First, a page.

WASHINGTON — President Barack Obama agreed Friday to postpone a high-profile trip to Asia, signaling his commitment to swift action on his signature health care bill as Democrats in Congress prepared for action next week and expanded the bill's scope to include a popular student aid initiative.
The president's change of travel plans, which will move his departure from Thursday to March 21, will enable him to remain active in pushing uneasy Democrats toward final approval of his signature domestic policy initiative.
But it underscored the possibility that Democrats might miss a self-imposed deadline that they hold the first of a series of three critical health care votes on Friday.
In a move that doubles the stakes for Obama, Democrats are now expecting to simultaneously advance another major White House priority — Obama's drive to overhaul the federal college student loan program and to increase spending for grants to low income college students.
Democratic leaders have tentatively decided to add the student aid overhaul to the health care package because it generates additional budget savings and circumvents a possible obstacle in the Senate as they deploy a legislative procedure known as "budget reconciliation" that precludes a filibuster.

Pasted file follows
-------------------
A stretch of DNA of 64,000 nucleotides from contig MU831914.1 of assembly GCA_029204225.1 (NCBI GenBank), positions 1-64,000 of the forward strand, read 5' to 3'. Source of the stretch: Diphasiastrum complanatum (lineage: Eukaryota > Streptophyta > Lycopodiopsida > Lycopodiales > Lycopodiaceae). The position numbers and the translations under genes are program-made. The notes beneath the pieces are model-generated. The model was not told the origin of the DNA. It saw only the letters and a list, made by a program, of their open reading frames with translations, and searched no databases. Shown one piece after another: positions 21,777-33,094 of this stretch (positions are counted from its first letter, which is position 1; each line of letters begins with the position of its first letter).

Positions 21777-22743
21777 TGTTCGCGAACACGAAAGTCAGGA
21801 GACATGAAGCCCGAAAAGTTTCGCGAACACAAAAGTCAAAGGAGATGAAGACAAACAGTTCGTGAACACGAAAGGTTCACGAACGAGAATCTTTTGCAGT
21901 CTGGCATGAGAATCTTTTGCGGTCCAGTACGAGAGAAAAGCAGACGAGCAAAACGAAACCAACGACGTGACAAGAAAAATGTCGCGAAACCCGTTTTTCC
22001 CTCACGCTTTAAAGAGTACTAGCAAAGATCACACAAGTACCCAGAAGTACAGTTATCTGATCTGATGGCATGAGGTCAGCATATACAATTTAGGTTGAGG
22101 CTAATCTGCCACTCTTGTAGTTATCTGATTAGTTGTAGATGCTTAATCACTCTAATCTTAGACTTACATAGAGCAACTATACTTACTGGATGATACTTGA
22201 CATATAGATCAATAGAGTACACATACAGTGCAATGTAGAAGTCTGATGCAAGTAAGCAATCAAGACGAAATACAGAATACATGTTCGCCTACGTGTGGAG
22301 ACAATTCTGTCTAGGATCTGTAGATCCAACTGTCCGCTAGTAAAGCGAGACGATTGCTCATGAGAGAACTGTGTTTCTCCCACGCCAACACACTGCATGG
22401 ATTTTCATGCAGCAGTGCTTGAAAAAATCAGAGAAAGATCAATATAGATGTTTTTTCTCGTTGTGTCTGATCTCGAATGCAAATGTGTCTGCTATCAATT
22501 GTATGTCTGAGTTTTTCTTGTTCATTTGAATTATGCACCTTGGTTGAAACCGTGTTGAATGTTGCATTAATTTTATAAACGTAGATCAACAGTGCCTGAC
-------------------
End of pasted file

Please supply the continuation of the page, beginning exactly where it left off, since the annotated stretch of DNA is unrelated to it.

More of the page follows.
Obama's proposed overhaul of federal student aid — which now provides loans both directly from the government and through private lenders who receive federal guarantees and interest subsidies — calls for eliminating bank subsidies and instead having all loans be made through the government.
Advocates of that approach say it would be more efficient and less expensive, and Obama has proposed channeling most of the savings into increasing Pell Grants, which help the neediest students pay tuition.
The Congressional Budget Office estimates that the Obama plan would produce a net deficit reduction of about $29 billion over five years.
Private lenders have lobbied hard against the plan, arguing that it will cost jobs in their industry, give borrowers less responsive service and disrupt the delivery of financial aid in the transition. Most Republicans agree.
"It's a very bad idea," said Senate Minority Leader Mitch McConnell, R-Ky. "We now have the government running banks, insurance companies, car companies, and they … want to take over the student loan business."
The proposal also has met resistance from some Democrats — including Sens. Ben Nelson of Nebraska and Evan Bayh of Indiana — who represent states where student-loan processors and banks are big employers.